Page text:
By Michel Cousins.
Tunis, 12 November 2020:
Delegates to the Libyan Political Dialogue Forum which started in Tunis on 9 November have approved the roadmap drawn up by UNSMIL which will create a new interim three-person Presidency Council (PC) and Government of National Unity (GNU) and result in elections within 18 months based on an approved constitutional process.
In upbeat mood at a press conference in Tunis last night UN special envoy Stephanie Williams hailed the development as a “breakthrough”.
Earlier the same day, a number of Libyan political activists and observers gathered near the Four Seasons Hotel where the forum is taking place, had questioned whether the draft would be easily approved and suggested that it faced significant opposition.
The roadmap approved is essentially the draft National Political Programme Document presented by UNSMIL to the 75 delegates, but with some slight amendments according to Williams. These had been drafted by an 11-person team that included lawyers and women, she explained.
She did not say what the amendments were.
However, it is known that under the roadmap as agreed, not only would there be elections based on an agreed constitutional framework within 18 months of the new PC and GNU taking office, Libya’s institutions would also be reunited and there would be moves to ensure national reconciliation, transitional justice and the return of displaced people.
Human rights were also central to the talks, she added.
She strongly condemned the killing on 10 November of Benghazi lawyer and activist Hanan Al-Barasi and demanded a thorough investigation. The perpetrators had to be brought to account. The assassination made the work of the LPDF all the more important, she said, adding that there had to be justice for the murdered lawyer.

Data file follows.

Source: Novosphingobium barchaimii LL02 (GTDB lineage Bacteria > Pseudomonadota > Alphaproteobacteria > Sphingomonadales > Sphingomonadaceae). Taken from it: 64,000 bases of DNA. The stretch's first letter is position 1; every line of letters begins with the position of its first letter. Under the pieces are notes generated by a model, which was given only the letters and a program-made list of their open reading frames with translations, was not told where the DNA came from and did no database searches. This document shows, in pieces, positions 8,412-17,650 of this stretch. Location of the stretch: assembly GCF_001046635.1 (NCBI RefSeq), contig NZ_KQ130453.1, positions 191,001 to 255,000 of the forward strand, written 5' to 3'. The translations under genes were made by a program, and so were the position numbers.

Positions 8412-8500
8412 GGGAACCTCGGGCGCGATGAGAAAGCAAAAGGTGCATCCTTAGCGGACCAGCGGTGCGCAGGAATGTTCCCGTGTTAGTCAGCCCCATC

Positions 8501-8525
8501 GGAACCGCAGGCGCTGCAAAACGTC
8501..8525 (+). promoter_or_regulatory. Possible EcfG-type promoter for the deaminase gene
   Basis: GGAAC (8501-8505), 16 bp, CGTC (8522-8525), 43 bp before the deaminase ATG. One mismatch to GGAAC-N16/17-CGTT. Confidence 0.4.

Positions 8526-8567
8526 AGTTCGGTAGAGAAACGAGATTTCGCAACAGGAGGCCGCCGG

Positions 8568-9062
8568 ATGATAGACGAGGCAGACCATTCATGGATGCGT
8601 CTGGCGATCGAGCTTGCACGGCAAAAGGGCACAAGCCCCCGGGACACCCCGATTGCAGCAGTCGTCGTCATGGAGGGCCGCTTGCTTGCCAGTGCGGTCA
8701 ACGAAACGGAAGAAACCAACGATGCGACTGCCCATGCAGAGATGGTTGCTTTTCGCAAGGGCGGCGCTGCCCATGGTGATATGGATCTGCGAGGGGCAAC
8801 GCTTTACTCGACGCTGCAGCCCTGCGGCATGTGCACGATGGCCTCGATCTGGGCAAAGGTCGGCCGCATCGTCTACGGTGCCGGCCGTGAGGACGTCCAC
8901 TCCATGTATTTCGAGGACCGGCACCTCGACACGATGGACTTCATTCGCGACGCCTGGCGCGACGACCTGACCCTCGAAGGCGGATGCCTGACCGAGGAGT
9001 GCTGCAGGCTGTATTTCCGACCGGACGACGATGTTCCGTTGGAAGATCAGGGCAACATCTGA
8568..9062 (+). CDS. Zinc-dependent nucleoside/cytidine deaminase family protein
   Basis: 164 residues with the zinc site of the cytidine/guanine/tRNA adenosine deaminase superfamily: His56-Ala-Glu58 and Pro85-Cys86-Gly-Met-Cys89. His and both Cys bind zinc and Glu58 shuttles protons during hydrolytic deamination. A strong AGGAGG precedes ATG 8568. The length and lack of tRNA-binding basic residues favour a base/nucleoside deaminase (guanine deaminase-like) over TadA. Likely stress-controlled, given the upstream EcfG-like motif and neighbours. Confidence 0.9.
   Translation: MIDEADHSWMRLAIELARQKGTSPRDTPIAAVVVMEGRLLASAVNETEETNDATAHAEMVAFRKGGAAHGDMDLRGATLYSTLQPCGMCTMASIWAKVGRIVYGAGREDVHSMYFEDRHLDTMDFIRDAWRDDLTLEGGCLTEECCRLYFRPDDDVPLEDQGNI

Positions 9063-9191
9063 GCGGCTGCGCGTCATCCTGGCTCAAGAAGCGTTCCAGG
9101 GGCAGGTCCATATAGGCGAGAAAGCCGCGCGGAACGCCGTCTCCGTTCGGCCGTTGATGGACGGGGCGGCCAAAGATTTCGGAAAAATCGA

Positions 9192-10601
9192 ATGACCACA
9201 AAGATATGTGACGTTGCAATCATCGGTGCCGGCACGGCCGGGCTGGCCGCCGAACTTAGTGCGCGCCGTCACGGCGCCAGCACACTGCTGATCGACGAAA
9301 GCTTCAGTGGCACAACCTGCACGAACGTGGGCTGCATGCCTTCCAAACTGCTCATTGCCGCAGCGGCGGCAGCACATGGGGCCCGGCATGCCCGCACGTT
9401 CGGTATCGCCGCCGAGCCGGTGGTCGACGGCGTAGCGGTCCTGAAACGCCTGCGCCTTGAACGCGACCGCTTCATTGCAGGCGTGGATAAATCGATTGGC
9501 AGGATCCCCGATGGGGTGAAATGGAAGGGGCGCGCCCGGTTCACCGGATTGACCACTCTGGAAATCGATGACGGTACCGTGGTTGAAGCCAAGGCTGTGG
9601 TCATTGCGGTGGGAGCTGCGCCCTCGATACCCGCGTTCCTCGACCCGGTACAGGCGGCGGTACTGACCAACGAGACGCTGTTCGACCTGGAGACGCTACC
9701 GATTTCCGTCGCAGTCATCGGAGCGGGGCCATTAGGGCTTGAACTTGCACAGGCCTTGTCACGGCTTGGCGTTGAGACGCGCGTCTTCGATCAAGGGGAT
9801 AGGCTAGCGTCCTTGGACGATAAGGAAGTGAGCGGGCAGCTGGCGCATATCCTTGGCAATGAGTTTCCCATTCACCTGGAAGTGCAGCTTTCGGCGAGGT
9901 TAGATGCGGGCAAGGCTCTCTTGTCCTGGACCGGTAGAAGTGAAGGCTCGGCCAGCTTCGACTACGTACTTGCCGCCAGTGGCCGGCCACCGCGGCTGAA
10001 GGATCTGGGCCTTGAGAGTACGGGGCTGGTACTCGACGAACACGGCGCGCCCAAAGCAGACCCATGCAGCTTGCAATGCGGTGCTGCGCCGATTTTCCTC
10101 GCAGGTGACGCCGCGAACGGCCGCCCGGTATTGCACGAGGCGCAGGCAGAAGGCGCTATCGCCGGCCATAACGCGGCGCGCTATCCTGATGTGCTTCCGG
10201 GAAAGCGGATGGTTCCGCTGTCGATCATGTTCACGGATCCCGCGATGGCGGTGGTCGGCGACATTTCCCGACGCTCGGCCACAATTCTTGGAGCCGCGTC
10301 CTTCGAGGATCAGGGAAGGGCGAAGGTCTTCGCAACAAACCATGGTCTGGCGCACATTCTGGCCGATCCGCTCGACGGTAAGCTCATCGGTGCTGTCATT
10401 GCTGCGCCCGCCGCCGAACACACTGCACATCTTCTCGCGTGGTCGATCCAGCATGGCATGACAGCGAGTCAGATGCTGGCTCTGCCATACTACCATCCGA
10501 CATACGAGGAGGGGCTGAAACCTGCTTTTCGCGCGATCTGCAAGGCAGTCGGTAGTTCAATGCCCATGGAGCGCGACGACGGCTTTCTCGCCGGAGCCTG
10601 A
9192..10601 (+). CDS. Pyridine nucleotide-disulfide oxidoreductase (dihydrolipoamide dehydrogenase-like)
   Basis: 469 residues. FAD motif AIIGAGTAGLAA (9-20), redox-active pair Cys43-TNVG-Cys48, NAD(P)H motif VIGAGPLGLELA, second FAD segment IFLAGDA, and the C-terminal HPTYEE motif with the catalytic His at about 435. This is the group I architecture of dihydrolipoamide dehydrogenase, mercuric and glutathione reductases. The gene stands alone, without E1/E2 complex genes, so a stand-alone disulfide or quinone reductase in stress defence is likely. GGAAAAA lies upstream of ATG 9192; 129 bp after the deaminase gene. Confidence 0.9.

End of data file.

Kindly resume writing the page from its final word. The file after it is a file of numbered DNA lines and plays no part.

She also attacked disinformation campaigns on social media targeting the LPDF and the Joint Military Commission (JMC) which was still meeting today in Sirte.
The LPDF had now moved on to discussing the powers and competencies of the new PC and the Government of National Unity, Williams said. Discussions on the issue would continue during Thursday.
It is widely expected among LPDF observers that the delegates will opt to hand far more powers to the prime minister than to the president.
So far, she added, no one so far had publicly suggested names for the four posts.
It is reported that this part of the forum will be left to last. But it is also said that this will be the most difficult part of the process. Williams herself said that there was still much work to be done by the LPDF. She also said that there were people who did not want change and who wanted to obstruct what was being achieved at the forum. However, the delegates were positive and constructive, she said.
There was “a real momentum” at the talks, she said, adding that she was confident that the participants would “do as much as they can” to move things forward in the face-to-face meeting.
Turning to the work of the JMC currently meeting in Sirte, Williams said that a sub-committee had discussed security arrangements for the demilitarised town and that a separate subcommittee would today look at the process of withdrawal by the various forces in the demilitarised zone.